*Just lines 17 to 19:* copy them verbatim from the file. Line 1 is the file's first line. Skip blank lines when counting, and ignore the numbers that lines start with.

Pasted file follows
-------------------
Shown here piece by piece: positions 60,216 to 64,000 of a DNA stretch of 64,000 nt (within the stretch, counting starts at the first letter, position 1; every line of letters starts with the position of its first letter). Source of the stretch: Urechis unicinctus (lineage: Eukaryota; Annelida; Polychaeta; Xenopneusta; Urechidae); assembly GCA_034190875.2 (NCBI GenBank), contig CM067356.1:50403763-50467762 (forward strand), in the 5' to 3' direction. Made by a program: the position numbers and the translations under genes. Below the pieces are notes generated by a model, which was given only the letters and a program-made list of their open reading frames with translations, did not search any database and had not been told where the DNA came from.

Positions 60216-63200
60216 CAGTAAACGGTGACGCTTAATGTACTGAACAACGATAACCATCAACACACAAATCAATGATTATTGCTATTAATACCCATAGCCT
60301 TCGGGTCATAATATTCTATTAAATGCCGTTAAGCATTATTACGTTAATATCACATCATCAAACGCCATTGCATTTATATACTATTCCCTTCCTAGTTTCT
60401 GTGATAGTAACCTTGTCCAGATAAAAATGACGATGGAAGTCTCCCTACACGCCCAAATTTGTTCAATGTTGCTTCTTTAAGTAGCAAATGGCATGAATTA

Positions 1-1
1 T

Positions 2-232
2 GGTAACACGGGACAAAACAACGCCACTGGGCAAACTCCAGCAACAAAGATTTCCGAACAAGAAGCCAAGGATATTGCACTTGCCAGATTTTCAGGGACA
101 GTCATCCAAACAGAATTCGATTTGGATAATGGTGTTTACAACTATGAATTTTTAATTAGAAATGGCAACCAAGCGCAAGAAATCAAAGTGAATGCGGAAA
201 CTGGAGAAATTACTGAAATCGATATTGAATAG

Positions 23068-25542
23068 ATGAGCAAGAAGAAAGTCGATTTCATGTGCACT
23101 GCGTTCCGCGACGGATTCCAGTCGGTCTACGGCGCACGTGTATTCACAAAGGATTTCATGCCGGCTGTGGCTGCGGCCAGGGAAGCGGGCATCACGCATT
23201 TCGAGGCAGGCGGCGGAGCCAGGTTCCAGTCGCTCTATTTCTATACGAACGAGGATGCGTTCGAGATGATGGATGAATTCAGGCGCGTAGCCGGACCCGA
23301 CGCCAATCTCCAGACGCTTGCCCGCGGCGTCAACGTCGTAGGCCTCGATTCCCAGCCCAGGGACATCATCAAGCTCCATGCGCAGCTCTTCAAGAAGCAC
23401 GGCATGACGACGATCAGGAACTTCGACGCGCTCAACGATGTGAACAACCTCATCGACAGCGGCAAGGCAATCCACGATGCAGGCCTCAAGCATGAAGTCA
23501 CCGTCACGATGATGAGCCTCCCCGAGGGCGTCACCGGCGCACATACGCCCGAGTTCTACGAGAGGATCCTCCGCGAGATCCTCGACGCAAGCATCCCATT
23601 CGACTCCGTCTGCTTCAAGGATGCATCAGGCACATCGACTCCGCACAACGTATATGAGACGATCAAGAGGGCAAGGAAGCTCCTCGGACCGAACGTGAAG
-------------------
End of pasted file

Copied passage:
23401 GGCATGACGACGATCAGGAACTTCGACGCGCTCAACGATGTGAACAACCTCATCGACAGCGGCAAGGCAATCCACGATGCAGGCCTCAAGCATGAAGTCA
23501 CCGTCACGATGATGAGCCTCCCCGAGGGCGTCACCGGCGCACATACGCCCGAGTTCTACGAGAGGATCCTCCGCGAGATCCTCGACGCAAGCATCCCATT
23601 CGACTCCGTCTGCTTCAAGGATGCATCAGGCACATCGACTCCGCACAACGTATATGAGACGATCAAGAGGGCAAGGAAGCTCCTCGGACCGAACGTGAAG